Richard Dawkins, the evolutionary biologist, militant atheist and inspiring science advocate might not be on top of all the complexities of the philosophy of religion, but I'm certainly glad we have him. In the interview embedded below (or click here) Dawkins covers a couple of familiar points but, amusingly, also calls Francis Collins (who led the Human Genome Project and became a devout Christian after seeing a frozen waterfall [?!?]) 'not a very bright guy' and contends the new atheist movement arose because people became fed-up that fundies insisted on shoving their imaginary friends down our throats.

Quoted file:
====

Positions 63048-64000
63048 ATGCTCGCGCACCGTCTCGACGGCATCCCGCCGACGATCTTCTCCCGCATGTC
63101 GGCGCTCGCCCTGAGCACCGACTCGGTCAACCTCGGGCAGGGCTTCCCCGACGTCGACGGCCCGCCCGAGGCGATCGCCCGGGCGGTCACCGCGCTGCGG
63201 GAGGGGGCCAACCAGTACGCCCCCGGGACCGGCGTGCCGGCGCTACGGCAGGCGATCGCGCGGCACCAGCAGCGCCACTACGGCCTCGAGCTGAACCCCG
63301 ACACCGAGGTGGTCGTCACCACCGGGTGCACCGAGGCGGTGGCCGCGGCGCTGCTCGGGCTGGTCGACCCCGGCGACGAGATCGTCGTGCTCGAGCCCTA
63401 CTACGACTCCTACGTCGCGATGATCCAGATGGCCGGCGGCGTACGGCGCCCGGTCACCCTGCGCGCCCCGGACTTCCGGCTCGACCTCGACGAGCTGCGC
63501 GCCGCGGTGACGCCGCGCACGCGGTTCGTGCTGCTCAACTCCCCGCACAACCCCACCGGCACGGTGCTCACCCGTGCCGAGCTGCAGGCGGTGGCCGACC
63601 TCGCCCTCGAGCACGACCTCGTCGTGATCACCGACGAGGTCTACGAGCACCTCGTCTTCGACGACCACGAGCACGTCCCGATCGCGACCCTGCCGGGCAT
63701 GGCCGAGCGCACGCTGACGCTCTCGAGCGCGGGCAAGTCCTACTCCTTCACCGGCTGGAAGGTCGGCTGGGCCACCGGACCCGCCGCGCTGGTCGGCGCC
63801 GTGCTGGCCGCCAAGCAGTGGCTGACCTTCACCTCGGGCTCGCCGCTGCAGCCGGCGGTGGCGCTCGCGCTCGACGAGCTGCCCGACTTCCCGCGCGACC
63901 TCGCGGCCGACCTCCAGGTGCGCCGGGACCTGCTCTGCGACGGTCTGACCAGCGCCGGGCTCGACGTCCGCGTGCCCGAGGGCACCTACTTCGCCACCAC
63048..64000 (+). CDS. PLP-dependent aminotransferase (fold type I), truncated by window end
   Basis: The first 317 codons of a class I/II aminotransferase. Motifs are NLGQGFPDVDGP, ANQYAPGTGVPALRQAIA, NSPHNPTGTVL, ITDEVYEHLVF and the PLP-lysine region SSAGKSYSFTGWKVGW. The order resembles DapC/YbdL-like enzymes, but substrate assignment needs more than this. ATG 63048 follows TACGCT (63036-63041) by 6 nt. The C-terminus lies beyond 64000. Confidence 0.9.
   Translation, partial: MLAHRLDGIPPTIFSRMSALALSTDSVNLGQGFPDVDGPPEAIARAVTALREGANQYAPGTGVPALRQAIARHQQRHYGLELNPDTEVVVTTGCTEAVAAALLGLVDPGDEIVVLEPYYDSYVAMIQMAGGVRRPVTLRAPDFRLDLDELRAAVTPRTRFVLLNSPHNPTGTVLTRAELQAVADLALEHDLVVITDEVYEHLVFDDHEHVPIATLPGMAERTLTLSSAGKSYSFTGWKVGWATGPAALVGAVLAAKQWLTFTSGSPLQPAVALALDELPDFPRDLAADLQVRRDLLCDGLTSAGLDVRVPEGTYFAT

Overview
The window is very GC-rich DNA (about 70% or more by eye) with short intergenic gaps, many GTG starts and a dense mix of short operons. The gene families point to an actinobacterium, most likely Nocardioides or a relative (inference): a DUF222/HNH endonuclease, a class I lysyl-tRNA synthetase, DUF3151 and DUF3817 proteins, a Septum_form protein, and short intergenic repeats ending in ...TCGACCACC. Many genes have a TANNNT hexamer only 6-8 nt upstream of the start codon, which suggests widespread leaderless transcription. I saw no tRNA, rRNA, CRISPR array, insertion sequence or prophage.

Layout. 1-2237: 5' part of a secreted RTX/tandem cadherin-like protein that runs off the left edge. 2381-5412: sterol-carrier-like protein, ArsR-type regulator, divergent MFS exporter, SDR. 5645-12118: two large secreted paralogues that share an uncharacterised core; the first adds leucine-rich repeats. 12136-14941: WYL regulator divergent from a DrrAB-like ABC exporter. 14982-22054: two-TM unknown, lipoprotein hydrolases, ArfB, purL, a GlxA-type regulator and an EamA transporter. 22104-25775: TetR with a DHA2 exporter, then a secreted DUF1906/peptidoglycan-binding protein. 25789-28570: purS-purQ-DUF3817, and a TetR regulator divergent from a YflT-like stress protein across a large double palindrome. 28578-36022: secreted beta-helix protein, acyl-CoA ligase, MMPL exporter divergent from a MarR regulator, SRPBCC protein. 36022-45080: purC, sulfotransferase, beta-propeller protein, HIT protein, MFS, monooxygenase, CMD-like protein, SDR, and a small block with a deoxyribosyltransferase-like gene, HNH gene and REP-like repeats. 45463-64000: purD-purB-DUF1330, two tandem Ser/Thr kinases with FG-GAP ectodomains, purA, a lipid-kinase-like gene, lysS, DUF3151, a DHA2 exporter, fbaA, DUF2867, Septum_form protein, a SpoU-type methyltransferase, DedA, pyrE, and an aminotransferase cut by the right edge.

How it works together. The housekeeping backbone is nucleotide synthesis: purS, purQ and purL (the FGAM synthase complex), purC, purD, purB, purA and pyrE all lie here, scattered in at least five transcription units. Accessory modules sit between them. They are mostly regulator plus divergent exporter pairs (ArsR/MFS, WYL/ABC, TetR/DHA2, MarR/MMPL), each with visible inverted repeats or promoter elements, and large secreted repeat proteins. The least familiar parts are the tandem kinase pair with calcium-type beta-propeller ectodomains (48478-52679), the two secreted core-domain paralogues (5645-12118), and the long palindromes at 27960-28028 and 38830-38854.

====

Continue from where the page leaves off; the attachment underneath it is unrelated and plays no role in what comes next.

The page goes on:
An interesting topic Maher asks Dawkins about is the rate at which theists have been converted to atheist as a result of reading The God Delusion. Dawkins concedes the rate isn't very high (but some people apparently were, see "Converts' Corner" at Dawkins' website) but insists he has influenced a lot of people who were previously on the fence. In fact, reading Dawkins had an impact on me too (and I was not a fence-sitter): while I had been an atheist for a long time by the time I read The God Delusion and while few of his arguments were new to me, he inspired me to get off my arse and 'come out' to my family. (Previously I had been open to all my friends and some of my family members, but kept my true views from my more conservative kin). So, at least in one case, Dawkins had an impact even on someone who considered himself a "hardcore" atheist.